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SA Regime 'Responds Poorly
To XDR-TB Epidemic'-NY Times
By Adriana Stuijt
Exclusive to Rense.com
The New York Times reported recently that more than a year after a virulent and particularly deadly strain of tuberculosis started killing hundreds of people all over South Africa, experts here and abroad are warning that that country's Extremely-Drugs-Resistance Tuberculosis epidemic has 'more than likely spread to neighboring countries" -- and that urgent action is essential to halt its advance across the rest of the globe. The South African form of XDR-TB is a unique, mutant strain combining the TB bacillus with the Aids-virus and kills its sufferers within 14 to 20 days of infection.
Other XDR-TB outbreaks undetected 'because the patients die very quickly"...
Quote: "Because South Africa's treatment and reporting programs for tuberculosis are notoriously poor - barely half of TB patients are cured - virtually all experts contend the true rate of infection is much greater."
"We're really concerned that there may be similar outbreaks to the one in Tugela Ferry (KwaZulu-Natal province) that are currently going undetected because the patients die very quickly," said Dr. Karin Weyer, who directs tuberculosis programs for South Africa's Medical Research Council, a semiofficial research arm of the government.
Other researchers and experts share Dr. Weyer's concern. They say South African health officials have lagged badly in assembling the epidemiological studies, treatment programs and skilled clinicians needed to combat the outbreak, and say the SA government has responded slowly to international offers of help. the ANC-regime's sluggish response (to this latest health emergency) could prove hugely expensive to contain and could threaten many millions across sub-Saharan Africa."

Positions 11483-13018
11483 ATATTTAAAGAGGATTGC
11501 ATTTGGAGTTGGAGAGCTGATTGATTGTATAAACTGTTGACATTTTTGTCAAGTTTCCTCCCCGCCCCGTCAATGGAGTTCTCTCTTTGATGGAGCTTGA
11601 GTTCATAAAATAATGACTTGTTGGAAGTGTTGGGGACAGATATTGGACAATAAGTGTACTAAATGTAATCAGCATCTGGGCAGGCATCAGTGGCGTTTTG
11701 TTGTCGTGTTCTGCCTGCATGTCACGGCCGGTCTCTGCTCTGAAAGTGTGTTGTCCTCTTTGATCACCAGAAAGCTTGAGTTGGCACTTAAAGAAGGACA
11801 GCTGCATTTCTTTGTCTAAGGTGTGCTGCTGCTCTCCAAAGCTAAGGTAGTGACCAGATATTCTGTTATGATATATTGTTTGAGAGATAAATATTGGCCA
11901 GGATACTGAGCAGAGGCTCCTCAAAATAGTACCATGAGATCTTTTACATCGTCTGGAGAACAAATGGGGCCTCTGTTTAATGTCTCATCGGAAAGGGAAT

Since the (start of the present epidemic) was first detected last year in KwaZulu-Natal Province additional cases have been found at 39 hospitals in South Africa's other eight provinces. In interviews with the New York Times, several epidemiologists and TB experts said the disease had 'probably moved into Lesotho, Swaziland and Mozambique - countries that share borders and migrant work forces with South Africa - and perhaps to Zimbabwe, which sends hundreds of thousands of destitute refugees to and from South Africa each year.'
But no one can say with certainty: none of those countries have the laboratories and clinical experts necessary to diagnose and track the disease. Ominously, none have the money and skills that would be needed to contain it should it begin to spread."
"We don't understand the extent of it, and whether it's more widespread than anyone thinks," Mario C. Raviglione, the director of the Stop TB Department of the World Health Organization in Geneva, said in a telephone interview. "And if we don't know what has caused it, then we don't know how to stop it."
The South African outbreak is considered far more alarming than those elsewhere, because it is not only far larger, but has surfaced at the center of the world's H.I.V. pandemic.
Two in three of the 6-million South African TB-sufferers are HIV+...
Although one third of the world's people, by W.H.O. estimates, are infected with dormant tuberculosis germs, the disease thrives when immune systems are weakened by H.I.V.
At least two in three South African TB sufferers are H.I.V. positive.
Should XDR TB gain a foothold in the H.I.V.-positive population, it could wreak havoc not only among the six million South Africans who carry the virus, but the tens of millions more throughout sub- Saharan Africa, the New York Times warned.
read the original story on following LINK:
http://www.nytimes.com/2007/01/28/world/africa/28tuberculosis.html? ex=1183262400&en=aca1681ce4b13c55&ei=5070?



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